"Augmented reality is the superimposing of information in the real world environment through digital means," explains Waleed. "Specifically for our case and augmented reality, we're able to position hyper scale 3D BIM models out on site with millimeter accuracy. You can go out on site with our headset on, then view the model with millimeter precision in the field."

Virtual reality, on the other hand, immerses you in the new environment, which makes it a useful collaboration tool for design teams. 

"That's where the biggest value for VR comes in. And AR's biggest value comes in during the construction itself," adds Waleed. 

For her part, Lisa points out that reality capture is all about "delivering specific information and boiling it down into what can be used on projects of all sizes."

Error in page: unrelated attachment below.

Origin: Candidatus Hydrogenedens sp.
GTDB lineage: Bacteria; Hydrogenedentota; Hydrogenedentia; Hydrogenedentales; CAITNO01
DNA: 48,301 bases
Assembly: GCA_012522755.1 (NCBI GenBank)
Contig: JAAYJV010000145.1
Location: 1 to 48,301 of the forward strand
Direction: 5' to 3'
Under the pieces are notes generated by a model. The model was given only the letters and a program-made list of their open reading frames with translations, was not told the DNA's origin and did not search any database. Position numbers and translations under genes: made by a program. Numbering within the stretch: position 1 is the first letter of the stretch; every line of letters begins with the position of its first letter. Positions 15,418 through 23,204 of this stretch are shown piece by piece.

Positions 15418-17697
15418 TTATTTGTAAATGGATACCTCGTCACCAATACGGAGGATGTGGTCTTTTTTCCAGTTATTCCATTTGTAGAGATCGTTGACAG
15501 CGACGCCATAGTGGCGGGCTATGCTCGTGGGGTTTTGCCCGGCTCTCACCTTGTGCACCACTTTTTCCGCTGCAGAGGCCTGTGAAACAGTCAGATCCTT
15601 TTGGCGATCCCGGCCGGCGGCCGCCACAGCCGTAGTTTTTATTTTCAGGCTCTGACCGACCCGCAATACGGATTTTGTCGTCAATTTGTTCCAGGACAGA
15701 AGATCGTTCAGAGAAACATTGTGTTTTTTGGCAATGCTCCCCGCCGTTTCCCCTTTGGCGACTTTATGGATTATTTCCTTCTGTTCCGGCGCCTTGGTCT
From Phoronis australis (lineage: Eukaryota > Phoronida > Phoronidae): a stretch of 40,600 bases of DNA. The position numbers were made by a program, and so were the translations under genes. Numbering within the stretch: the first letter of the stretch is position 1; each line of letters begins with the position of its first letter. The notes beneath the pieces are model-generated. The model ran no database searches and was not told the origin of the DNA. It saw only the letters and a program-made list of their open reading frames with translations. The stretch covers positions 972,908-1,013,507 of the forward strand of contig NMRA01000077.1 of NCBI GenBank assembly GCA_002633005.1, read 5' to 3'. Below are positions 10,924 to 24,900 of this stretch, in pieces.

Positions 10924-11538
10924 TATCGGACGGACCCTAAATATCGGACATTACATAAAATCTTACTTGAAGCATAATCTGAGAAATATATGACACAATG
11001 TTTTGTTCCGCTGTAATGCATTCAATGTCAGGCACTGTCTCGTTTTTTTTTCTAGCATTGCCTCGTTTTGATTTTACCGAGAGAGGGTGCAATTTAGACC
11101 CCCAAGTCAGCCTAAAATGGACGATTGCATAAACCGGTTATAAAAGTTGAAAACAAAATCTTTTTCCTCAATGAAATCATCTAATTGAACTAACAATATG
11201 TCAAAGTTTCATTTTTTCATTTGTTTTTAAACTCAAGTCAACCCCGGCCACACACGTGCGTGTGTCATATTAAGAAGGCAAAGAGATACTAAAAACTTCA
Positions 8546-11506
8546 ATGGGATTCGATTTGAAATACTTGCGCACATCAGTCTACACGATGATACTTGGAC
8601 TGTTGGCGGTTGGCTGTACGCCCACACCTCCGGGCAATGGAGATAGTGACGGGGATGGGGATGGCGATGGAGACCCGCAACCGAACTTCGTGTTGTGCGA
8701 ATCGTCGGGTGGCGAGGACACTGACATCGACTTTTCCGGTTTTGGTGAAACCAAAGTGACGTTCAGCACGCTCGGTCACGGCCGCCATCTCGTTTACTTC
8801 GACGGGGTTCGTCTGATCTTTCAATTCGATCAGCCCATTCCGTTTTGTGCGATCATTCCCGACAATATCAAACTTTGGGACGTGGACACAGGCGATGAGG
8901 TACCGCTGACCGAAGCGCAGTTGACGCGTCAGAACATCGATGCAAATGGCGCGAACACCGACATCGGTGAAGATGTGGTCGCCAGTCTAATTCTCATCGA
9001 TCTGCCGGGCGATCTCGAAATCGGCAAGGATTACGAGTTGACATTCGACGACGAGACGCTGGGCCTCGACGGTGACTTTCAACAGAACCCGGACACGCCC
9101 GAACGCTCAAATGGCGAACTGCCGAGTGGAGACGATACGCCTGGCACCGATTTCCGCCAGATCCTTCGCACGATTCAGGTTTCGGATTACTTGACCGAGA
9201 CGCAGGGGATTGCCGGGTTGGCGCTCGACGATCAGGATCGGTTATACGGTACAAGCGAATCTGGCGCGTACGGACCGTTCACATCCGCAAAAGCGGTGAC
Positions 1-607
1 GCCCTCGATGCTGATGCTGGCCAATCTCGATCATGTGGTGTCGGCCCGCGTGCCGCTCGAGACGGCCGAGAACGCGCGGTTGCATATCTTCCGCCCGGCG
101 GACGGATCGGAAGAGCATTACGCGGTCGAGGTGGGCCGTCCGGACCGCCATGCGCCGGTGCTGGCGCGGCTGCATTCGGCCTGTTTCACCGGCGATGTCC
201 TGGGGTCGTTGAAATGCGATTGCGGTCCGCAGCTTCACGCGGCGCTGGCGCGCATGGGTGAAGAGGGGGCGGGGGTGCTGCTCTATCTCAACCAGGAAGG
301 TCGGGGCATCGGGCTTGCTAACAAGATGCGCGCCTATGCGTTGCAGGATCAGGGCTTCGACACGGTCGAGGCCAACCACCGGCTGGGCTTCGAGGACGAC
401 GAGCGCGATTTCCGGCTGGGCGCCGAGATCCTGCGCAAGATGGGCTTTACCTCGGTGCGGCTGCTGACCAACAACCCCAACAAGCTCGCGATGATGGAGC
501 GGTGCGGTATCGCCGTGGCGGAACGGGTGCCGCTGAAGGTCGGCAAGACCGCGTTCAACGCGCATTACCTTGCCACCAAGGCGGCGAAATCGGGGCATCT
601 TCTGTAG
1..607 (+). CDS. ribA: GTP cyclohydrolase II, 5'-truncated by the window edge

She acknowledges that it's a big category and can sometimes be confusing for people. 

How construction pros are using these technologies

Reality capture, site scanning, and augmented or virtual reality have many different use cases. The question of what technology to adopt and when to use it depends on your project requirements.

As Lisa puts it, the use case really hinges on "what you need, and what gets down and distilled."

For instance, there's the Ricoh Theta camera which can capture immersive photos and videos. Depending on your needs, Lisa says you can use its API to develop apps that support your projects. EarthCam has developed a reality capture product, VR360 Site Tour, that leverages these capabilities.